Spoon the butter evenly over the topping, and bake for 30 to 35 minutes, until the top is browned and the plums yield easily when pricked with toothpick. Cool.

Serve crumble warm or at room temperature, with crème fraîche, thick yogurt, or unsweetened whipped cream.

5) (Poetic.) This is just to say (adapted from William Carlos Williams‘ poem of the same name, but in a future, non-confessional, invitational mode)

I am waiting
for the plums
that are in
the oven

and which
I will definitely
for breakfast 

Come join me
they'll be delicious
so sweet
and so warm

And here’s where it all happens

It’s the weekend before the Great Exam, and I’m sitting in Green Line Cafe, drinking coffee, eating a cookie, composing the story of my summer (which also happens to be the story of my life), and hoping for a little magic. Here’s where it begins; here’s where it ends; here’s where it all happens.

Yes, I’m hoping for a little magic–some dizzying and luscious alchemy that will transform a summer of reading into something like a gemstone, to be held up and appraised from all angles, noting where exactly it catches and reflects light like a prism, where it is scratched or damaged, where it is particularly opaque.  I want to turn this timespace into something I can hold in my hands, a dynamic and plastic thing with physical and chemical properties that I can turn and shape in my hands. Color: The green of sunlit leaves, shadowy and sunlit at turns.  Momentum: variant. Ductility: High, especially around affect and justice. Melting point: close. Electric potential: infinite.

I should be writing my introduction right now, but there’s something telling me to take pause, to reflect, to give myself time to express to you, dear reader, what it is that the summer meant to me.  And in proper 50-Book paranoia, it meant everything. The time, I realized, is now–it’s here–it has announced itself.  There is good work to be done; there are books in this world that by their sheer fact of existence call me, or something like me, into being.  It is enough.  It is now. I, with both extreme hesitation and yet none at all, am ready.

This summer, despite itself, was a gift.  After all, ’tis a gift to come down where we ought to be. And while the study of literature is anything but simple, there is still a true simplicity to it that I want, above all, to carry with me into this great and sometimes terrifying world.  If I can keep this in mind — the fact that I love what I do, or at least am capable of it; the fact that the work is exciting, generative, and self-renewing, no matter how many times I have to prove it to myself once more; the fact that life is difficult, the world complex, and literature strangely moving — if I can keep these things in mind, whatever bowing and bending is involved with this exam and this profession, not only will I not be ashamed, but I think I may even be delighted.  Or grateful.  Or a feeling I would closely equate to that of love.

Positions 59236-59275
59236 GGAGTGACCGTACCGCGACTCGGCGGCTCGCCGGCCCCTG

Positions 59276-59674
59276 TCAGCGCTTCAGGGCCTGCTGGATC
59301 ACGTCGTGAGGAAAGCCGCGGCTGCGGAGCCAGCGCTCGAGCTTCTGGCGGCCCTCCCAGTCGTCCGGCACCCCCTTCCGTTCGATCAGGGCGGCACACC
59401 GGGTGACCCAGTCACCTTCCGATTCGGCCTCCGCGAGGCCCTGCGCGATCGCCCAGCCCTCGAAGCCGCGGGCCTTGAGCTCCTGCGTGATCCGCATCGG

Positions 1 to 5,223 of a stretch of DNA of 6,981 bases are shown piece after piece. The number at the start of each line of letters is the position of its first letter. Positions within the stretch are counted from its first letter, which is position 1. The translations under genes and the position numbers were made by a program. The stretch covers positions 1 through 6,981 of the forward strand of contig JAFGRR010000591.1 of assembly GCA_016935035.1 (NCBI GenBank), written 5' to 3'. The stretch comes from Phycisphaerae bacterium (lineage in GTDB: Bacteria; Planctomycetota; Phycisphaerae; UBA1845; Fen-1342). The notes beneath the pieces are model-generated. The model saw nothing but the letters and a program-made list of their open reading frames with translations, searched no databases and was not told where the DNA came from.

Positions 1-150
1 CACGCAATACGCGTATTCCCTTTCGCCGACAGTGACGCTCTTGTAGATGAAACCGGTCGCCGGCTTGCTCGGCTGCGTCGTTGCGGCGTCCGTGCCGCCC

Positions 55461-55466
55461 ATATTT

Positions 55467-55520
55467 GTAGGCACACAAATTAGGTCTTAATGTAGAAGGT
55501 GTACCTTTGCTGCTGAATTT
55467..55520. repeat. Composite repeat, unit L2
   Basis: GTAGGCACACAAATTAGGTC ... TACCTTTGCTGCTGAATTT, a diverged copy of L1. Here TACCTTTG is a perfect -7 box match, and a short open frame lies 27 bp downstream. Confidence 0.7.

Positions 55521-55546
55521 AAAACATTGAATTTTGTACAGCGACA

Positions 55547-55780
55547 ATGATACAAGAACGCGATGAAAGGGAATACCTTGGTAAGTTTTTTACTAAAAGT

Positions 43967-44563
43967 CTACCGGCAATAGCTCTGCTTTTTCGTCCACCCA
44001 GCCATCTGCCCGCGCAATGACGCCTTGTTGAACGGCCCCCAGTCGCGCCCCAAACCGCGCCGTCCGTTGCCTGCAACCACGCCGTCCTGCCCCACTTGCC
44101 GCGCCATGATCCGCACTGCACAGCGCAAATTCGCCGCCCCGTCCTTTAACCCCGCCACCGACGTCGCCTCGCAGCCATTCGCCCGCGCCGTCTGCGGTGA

Here’s where it ends, yes.  Here’s where it begins, of course; one is always stumbling into beginnings.  But it’s the feeling of it all happening that I’d like to dwell on, a spirit and physical property of thought that hopefully will surface as I open a new document and begin my introduction.

Break my heart, Roland Barthes

It is said that mourning, by its gradual labor, slowly erases pain; I could not, I cannot believe this; because for me, Time eliminates the emotion of loss (I do not weep), that is all.  For the rest, everything has remained motionless.  For what I have lost is not a Figure (the Mother), but a being; and not a being, but a quality (a soul): not the indispensable, but the irreplaceable.  I could live without the Mother (as we all do, sooner or later); but what life remained would be absolutely and entirely unqualifiable (without quality.)

(Roland Barthes, Camera Lucida)